The people who are crazy enough to think they can change the world
are the ones who do.

 

Dr. Drew Richardson
PADI President & CEO

Something We All Need

In 2008, something happened to Leo Morales that most of us can’t even imagine – his leg was amputated to stop aggressive cancer. But what would be lifelong setback for some didn’t deter him. Already a passionate diver, Morales not only went back to diving, he became an instructor and a tec diver. Then he set two records (depth and distance) for divers with disabilities. Then he . . . well, he grew into an impressive and accomplished person by any standard: a PADI AmbassaDiver, Tedx presenter, author and inspiring mentor for hundreds – maybe thousands of people. Amazingly, Morales says that if he could change the past and keep his leg, that he would not. “Scuba diving gave me my life back,” he says. He actually took his life back using scuba, leveraging it to do more and now gives back more than many would expect. Amazing.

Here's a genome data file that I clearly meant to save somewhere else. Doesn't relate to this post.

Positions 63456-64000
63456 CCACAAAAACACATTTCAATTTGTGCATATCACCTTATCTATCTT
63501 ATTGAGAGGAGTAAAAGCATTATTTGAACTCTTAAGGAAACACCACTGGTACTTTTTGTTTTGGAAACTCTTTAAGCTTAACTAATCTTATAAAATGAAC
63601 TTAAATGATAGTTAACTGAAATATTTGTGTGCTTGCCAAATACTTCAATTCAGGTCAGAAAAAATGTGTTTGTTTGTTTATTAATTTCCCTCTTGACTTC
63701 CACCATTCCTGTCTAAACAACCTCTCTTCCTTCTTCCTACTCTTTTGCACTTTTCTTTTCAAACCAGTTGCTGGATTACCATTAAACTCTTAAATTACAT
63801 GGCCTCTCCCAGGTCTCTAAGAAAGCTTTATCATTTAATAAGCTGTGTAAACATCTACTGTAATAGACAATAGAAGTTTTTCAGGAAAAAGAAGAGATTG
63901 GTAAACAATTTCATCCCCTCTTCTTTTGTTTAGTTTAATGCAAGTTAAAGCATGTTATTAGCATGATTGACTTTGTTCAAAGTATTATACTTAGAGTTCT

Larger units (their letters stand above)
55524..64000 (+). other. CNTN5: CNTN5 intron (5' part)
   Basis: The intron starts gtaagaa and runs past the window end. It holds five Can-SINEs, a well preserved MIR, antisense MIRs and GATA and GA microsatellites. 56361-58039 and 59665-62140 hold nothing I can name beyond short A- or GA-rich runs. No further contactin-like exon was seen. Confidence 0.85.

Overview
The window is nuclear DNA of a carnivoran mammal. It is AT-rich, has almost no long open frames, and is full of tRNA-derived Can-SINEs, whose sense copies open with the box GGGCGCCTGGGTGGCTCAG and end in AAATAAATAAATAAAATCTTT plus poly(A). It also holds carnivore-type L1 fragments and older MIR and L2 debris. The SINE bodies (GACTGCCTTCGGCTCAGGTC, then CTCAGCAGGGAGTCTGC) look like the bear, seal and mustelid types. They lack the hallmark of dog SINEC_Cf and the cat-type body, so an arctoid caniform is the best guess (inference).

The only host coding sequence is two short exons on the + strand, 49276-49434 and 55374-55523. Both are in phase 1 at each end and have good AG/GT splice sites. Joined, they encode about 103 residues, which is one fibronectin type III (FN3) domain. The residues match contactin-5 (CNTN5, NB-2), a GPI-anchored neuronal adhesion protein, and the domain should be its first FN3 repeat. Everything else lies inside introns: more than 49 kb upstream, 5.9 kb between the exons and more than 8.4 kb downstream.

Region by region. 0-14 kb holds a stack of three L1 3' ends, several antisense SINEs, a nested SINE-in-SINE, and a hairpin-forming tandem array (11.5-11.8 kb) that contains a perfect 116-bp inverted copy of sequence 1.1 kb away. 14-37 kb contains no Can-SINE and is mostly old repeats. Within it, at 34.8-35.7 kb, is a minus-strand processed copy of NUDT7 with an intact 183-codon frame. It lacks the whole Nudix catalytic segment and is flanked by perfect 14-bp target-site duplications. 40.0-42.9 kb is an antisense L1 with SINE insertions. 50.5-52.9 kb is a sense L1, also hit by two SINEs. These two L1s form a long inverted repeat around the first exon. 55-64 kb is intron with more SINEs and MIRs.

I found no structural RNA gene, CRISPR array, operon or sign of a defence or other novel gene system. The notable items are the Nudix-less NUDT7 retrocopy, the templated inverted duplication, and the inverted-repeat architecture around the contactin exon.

It’s a moving story, but only one example that diving, beyond its force for healing the oceans, heals people – and there are more stories than you can count. Paraplegic at age 12 from transerve myelitis, after the discovering freedom and therapy scuba gave her, PADI Advanced Open Water Diver Cody Unser now uses scuba to help people living with paralysis, and participates in related research, through her First Step Foundation. Losing his legs in a combat zone, PADI Divemaster Chris Middleton, U.K. similarly found the healing power of scuba when he started diving with Deptherapy, and now works with Deptherapy to get more people involved.